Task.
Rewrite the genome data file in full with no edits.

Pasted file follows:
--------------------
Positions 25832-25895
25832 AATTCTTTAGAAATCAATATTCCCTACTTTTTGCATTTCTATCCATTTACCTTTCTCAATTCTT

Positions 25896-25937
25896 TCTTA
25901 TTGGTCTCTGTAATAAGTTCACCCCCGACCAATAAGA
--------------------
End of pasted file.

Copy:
Positions 25832-25895
25832 AATTCTTTAGAAATCAATATTCCCTACTTTTTGCATTTCTATCCATTTACCTTTCTCAATTCTT

Positions 25896-25937
25896 TCTTA
25901 TTGGTCTCTGTAATAAGTTCACCCCCGACCAATAAGA